Chip maker Advanced Micro Devices Inc. warned on Monday that its second-quarter revenue would be down about 11 per cent from the prior quarter due to softer-than-expected sales in China and Europe and a weak consumer-buying environment, knocking its shares down 6 per cent.
The company had previously forecast second-quarter revenue would increase 3 per cent from the first quarter, plus or minus 3 percentage points.
Alex Gauna of JMP Securities said the weaker-than-expected sales in China reflect stronger chip updates by rivals NVIDIA and Intel Corp.
“Both Intel and NVIDIA have out-executed AMD,” he said.
On the Europe side, Mr. Gauna said the decline is nothing unexpected considering the current economic situation, but he said AMD has been dealt an especially hard blow because it has always played in the lower end of the computer market.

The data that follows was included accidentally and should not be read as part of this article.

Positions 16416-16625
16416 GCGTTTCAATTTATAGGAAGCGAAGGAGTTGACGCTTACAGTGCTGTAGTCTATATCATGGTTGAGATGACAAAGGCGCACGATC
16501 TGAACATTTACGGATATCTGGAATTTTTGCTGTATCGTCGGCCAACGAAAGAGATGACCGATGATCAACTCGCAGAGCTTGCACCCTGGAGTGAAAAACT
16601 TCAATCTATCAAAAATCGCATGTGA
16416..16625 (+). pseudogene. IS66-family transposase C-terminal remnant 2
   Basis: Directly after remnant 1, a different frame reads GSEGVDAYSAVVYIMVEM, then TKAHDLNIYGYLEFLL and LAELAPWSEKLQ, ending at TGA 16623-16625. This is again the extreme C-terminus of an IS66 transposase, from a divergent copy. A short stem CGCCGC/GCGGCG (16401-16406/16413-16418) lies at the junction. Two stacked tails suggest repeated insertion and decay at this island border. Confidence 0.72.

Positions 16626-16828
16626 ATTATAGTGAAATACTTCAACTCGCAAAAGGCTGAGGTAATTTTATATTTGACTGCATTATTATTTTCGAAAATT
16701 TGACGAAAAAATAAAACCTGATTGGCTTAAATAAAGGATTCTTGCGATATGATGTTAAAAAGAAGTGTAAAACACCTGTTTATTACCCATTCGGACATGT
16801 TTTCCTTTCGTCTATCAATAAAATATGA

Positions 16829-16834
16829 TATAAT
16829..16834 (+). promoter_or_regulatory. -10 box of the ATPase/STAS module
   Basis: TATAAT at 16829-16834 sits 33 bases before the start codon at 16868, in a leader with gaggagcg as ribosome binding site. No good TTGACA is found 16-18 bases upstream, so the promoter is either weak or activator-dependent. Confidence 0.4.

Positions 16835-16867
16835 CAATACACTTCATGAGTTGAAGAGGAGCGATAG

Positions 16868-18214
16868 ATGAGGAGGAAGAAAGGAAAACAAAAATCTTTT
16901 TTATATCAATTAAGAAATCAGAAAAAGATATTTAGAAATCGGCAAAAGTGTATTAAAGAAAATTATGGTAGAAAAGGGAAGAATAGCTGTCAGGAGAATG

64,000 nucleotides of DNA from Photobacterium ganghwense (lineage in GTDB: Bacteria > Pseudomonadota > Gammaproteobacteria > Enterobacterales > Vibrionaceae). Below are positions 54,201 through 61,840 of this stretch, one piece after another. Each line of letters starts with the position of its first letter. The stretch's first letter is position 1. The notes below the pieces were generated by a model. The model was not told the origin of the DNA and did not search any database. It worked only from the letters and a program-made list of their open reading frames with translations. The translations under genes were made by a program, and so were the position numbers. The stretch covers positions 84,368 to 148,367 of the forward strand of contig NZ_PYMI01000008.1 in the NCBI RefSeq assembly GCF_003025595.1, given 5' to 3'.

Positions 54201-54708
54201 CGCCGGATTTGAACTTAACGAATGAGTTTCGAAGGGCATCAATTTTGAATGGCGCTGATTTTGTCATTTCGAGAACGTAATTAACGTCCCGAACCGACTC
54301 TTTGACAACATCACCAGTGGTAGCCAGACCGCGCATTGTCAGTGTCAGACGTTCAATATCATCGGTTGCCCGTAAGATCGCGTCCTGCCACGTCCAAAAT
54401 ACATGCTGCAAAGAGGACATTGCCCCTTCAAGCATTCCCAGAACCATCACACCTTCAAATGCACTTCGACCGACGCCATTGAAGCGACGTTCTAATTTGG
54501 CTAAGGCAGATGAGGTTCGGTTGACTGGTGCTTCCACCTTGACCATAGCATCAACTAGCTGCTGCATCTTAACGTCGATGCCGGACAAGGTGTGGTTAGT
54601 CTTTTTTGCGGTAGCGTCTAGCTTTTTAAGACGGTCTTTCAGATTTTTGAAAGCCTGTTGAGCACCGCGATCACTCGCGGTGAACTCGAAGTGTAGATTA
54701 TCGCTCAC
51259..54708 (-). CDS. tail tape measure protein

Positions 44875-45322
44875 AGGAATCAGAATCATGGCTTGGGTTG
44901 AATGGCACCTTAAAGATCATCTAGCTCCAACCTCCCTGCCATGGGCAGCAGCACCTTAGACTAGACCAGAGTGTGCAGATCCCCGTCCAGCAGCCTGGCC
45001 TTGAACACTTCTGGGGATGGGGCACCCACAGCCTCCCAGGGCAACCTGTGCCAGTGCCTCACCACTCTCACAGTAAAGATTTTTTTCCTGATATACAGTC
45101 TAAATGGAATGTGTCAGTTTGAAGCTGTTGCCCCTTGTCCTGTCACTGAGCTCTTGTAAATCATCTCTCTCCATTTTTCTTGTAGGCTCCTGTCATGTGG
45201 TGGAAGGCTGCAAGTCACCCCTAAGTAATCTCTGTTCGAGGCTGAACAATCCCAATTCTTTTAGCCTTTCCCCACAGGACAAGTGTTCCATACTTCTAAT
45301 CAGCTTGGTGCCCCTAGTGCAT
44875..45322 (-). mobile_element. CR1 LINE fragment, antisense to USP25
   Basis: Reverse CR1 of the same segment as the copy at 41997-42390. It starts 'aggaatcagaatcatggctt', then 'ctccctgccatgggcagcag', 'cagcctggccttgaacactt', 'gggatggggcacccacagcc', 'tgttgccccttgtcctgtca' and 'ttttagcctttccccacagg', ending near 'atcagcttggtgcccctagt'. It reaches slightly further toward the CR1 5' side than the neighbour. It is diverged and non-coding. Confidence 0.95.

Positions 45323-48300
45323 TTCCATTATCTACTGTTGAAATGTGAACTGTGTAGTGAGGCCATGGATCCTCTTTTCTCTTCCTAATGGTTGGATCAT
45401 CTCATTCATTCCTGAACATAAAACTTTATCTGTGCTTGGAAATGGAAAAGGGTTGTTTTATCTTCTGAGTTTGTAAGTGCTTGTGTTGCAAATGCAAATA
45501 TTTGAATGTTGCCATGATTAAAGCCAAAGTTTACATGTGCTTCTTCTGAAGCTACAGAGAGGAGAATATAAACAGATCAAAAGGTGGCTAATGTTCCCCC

The warning comes after AMD posted a first-quarter loss of $590-million (U.S.).
AMD faces growing competition from Intel’s newest PC chip, code-named Ivy Bridge. Intel is also starting to build sales of its recently launched Romley server platform.
Sunnyvale, Calif.-based AMD also has been launching new processors of its own, and recently appointed chief executive officer Rory Read has vowed to improve on long-standing execution troubles.
AMD reiterated its prior guidance for its second quarter gross margin. It had said in April that gross margins would be flat to slightly up from the previous quarter.
Operating expenses for the second quarter will be about 8 per cent less than prior guidance of $605-million, the company said.
Shares in AMD, a distant No. 2 to Intel in the PC market, declined almost 6 per cent to $5.30 in after-hours trade, from a close of $5.62 on the New York Stock Exchange.
AMD is due to report financial results next Thursday.
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